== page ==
A week after Beirut’s tragic explosion, the damage has turned out to be even greater than expected. And not only with regard to the destruction of buildings and homes. “Children are also severely traumatised”, says Najla Chahda, country director of Dorcas Lebanon and member of the Christian emergency aid cluster.
“Sorry to be so emotional, but when you think about the people…” Chahda normally speaks quickly, but today her sentences are slow and heavy. A week after the ferocious ammonium nitrate blast that tore through downtown Beirut, killing over 170 people and injuring 6,000 more, “many people now realise that they have lost almost everything.”
At first many people were searching for their family members in the rubble and taking care of thousands of injured people. From one moment to another 300 thousand inhabitants of Beirut became homeless. “It now appears that many houses and buildings that are still standing are so badly damaged that they are no longer safe or habitable. On Monday, everyone who was sheltering in a hotel had to leave immediately. According to foreign experts, these buildings were about to collapse.”
Only now has the psychological trauma inflicted on Lebanese residents become evident. Even for aid workers like Chahda, who has lived through her own trauma, the violence of this explosion was unprecedented. “Me and my generation lived during the war. We were used to standing up and starting over when a bomb went off. But this was so much worse. What we see is that people are really, really traumatised – especially children. When they hear a loud noise next to them, they are immediately frightened and put their hands over their heads. People cry when they talk to you, including men. One of the Syrians who works here on the street keeps repeating: “I don’t want war again, I don’t want war again.”
“Besides repairing shelter and providing food, psychological help is one of the three priorities for the emergency aid cluster”, says spokesman Siebrand Wierda. Dorcas, EO Metterdaad, Red een Kind, Tear, Woord en Daad and ZOA work together in this cluster. “There has already been a strong response from our supporters. So far we have received 250,000 euros”, Wierda continues. That money is urgently needed in Lebanon. Work that already focuses on the poorest in affected neighborhoods has expanded greatly. “But we must continue to focus on the most vulnerable – refugees living in struggling neighbourhoods, migrant workers and poor Lebanese – without making any distinction,” said Wierda.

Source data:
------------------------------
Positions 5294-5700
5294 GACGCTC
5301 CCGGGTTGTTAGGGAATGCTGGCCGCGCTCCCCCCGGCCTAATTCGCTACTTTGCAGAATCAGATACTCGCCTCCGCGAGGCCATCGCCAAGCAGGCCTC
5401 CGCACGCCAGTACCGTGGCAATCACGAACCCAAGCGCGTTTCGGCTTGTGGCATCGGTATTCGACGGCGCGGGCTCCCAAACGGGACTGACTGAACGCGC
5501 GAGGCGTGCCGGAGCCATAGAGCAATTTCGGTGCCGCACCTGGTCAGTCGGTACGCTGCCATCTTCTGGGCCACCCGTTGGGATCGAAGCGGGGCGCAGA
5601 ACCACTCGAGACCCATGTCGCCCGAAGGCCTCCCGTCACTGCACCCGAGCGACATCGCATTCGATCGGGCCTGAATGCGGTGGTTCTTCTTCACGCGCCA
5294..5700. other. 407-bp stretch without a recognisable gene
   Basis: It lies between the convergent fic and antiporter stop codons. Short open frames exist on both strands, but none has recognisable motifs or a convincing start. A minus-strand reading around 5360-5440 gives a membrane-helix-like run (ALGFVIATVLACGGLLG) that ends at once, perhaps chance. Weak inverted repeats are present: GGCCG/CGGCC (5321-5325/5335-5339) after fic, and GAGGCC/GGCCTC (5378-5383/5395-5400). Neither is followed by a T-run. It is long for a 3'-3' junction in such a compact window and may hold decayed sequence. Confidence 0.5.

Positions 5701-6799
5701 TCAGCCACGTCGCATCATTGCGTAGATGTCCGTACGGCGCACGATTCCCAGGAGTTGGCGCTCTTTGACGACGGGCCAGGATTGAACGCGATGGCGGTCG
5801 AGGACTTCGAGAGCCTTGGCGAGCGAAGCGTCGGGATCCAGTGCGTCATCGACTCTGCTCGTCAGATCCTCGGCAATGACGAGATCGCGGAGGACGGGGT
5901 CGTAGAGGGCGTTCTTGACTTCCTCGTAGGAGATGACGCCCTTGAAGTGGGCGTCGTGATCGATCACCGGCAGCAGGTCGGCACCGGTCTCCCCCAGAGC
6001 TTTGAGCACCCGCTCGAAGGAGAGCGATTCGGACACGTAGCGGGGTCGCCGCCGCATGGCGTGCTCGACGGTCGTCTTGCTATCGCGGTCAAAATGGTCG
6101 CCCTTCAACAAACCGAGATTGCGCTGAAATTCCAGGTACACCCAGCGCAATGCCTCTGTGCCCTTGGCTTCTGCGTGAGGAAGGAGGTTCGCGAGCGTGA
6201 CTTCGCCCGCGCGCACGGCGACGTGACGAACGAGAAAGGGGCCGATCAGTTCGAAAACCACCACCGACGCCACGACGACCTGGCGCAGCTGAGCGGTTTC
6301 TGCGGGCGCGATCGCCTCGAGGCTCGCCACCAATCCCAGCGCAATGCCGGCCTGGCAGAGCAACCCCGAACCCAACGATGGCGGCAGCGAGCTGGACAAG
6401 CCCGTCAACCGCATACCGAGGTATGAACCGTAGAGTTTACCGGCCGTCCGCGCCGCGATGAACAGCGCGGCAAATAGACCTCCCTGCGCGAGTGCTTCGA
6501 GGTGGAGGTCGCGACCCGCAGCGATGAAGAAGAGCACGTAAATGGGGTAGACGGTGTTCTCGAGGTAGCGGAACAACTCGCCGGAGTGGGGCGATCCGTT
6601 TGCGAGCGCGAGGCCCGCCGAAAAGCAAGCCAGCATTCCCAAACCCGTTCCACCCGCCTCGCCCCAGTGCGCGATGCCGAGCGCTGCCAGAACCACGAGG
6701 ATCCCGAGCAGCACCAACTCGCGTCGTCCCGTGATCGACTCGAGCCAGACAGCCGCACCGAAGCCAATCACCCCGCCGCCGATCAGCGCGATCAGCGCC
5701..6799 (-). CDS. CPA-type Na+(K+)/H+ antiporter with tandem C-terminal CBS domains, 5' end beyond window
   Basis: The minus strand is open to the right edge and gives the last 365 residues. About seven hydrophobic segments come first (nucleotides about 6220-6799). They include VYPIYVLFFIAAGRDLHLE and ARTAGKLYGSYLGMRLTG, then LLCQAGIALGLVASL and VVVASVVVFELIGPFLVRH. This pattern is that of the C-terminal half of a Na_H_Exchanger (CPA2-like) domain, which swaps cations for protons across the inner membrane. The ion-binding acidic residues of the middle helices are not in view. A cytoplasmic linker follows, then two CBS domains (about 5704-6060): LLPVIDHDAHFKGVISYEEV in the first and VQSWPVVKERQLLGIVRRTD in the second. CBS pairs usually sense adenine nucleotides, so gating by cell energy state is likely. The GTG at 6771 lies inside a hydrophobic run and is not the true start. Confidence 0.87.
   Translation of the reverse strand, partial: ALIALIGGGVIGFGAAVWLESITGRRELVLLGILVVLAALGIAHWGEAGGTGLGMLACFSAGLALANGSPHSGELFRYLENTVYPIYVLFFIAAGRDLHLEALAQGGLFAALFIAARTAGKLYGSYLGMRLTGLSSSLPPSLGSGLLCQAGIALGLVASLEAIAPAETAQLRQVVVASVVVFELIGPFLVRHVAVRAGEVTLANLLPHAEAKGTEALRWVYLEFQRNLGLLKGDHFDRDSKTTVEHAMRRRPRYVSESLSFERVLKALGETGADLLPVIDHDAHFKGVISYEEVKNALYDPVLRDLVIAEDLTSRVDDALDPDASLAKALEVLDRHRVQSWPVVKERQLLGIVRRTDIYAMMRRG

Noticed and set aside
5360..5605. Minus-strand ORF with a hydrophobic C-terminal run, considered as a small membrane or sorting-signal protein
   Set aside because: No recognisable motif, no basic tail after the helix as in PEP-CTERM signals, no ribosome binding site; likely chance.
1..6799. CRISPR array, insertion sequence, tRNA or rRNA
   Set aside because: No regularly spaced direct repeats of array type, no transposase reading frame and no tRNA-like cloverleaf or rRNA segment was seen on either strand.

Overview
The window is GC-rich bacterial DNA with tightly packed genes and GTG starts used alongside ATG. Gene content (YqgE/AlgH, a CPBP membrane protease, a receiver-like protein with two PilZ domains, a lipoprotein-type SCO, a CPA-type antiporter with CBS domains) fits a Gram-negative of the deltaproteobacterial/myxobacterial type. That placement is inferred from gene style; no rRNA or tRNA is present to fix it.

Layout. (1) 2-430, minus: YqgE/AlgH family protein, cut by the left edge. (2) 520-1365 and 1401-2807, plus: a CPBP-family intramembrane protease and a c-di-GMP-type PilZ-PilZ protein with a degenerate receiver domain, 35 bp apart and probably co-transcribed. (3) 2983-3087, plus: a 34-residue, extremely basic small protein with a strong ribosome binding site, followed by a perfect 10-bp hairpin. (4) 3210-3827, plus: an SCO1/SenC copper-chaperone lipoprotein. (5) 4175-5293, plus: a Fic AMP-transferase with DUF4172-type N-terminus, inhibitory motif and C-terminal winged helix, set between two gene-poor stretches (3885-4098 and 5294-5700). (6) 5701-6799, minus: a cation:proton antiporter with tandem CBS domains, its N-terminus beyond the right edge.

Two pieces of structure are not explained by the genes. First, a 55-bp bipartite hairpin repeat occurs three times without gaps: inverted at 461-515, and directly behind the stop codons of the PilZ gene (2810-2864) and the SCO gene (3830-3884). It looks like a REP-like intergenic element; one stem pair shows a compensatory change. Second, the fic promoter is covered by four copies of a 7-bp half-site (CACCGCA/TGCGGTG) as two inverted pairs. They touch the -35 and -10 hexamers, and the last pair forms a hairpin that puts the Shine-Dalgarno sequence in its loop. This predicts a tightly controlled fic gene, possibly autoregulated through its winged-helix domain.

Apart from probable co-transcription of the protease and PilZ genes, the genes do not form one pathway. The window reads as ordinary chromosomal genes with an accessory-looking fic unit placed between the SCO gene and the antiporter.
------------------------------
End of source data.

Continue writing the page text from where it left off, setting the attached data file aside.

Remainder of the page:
When asked about her personal focus, Chahda mentions prayer first. “Please pray for us, keep talking to us. We need your prayers, even though we know we are not alone. During this time, we have to strengthen our faith. Many people have lost loved ones, and so many children have been hurt.” Chahda belives that emergency humanitarian aid must be managed by the European countries themselves to ensure that it gets to where it needs to be. “Do not only focus on large organisations”, she pleads. “But also on the smaller ones like ours as we have many local contacts.”
Najla Chahda would like to explicitly mention one example of humanity, from Jan Waltmans, Ambassador of The Netherlands in Lebanon. His wife Hedwig Waltmans-Molier died on Saturday from the injuries she sustained during the explosion. Chahda: “We are eternally grateful to the Dutch ambassador. He inspired all of us by giving his wife’s kidneys to two Lebanese after she passed away. Despite his own suffering, he helped us: the people of Lebanon. We will never forget that.”
12 August 2020